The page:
Regular bedtime boosts kids’ brainpower

 
By Shayna Brouker • Published: October 2nd, 2013
Category: Health in a Heartbeat
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Getting kids to bed on time can be a constant battle for some parents, but it might just make a difference between an A and a B on your child’s next report card. The Journal of Epidemiology and Community Health reports that irregular bedtimes can suck the energy and smarts out of kids’ brains, rendering them not ready for learning the next day.

The study of more than 11,000 kids in the United Kingdom recorded bedtimes at ages 3, 5 and 7. One in five 3-year-olds went to bed at odd hours, and also seemed to be the most sensitive to varying bedtimes. Both boys and girls showed lower scores in reading, math and spatial awareness, suggesting that the toddler age could be an especially tricky time for mental development.

But it’s incredibly important for kids to get sufficient sleep so they develop regularly. Poor sleep can cause not only poor grades, but also weight gain, accidents, sports injuries, poor judgment and surly moods. Anyone who’s ever had to wake up a sleeping teenager can attest to that.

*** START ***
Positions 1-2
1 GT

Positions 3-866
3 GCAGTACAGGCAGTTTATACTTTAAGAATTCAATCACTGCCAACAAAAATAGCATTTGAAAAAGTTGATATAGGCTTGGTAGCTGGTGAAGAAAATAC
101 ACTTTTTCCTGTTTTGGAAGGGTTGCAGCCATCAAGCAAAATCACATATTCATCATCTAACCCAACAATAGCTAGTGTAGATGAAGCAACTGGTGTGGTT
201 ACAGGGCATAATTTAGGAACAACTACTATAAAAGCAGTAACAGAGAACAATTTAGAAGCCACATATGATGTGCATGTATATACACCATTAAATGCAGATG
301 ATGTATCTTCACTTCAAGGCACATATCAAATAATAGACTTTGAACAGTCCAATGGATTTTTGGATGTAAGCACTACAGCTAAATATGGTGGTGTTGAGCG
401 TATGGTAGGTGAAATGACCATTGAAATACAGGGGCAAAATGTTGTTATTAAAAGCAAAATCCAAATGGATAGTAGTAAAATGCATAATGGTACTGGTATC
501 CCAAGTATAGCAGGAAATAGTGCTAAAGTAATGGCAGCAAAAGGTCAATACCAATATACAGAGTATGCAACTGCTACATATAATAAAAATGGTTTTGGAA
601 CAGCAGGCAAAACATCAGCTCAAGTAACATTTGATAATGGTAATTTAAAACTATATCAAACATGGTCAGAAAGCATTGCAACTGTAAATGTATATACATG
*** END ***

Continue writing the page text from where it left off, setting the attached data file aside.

Toddlers need 12 to 14 hours; preschoolers, 11 to 13; school-age kids, ten to eleven; and teenagers, eight to nine. So to make sure kids are getting their share of shut-eye, stick to a firm bedtime, and explain that sleep will help them grow strong and smart. Limit caffeine, encourage exercise and keep electronic gadgets out of the bedroom — the light can disrupt critical REM sleep.

But when kids “just can’t fall asleep,” try this trick to help them doze off. The “relaxing muscles” activity is effective for kids ages five to seven. Tell junior to tighten and relax each muscle one at a time, from face, hands and fingers, to tummy, ankles and toes. Talk him or her through it the first couple times, and then encourage them to try it on their own. They’ll be dozing in dreamland in no time.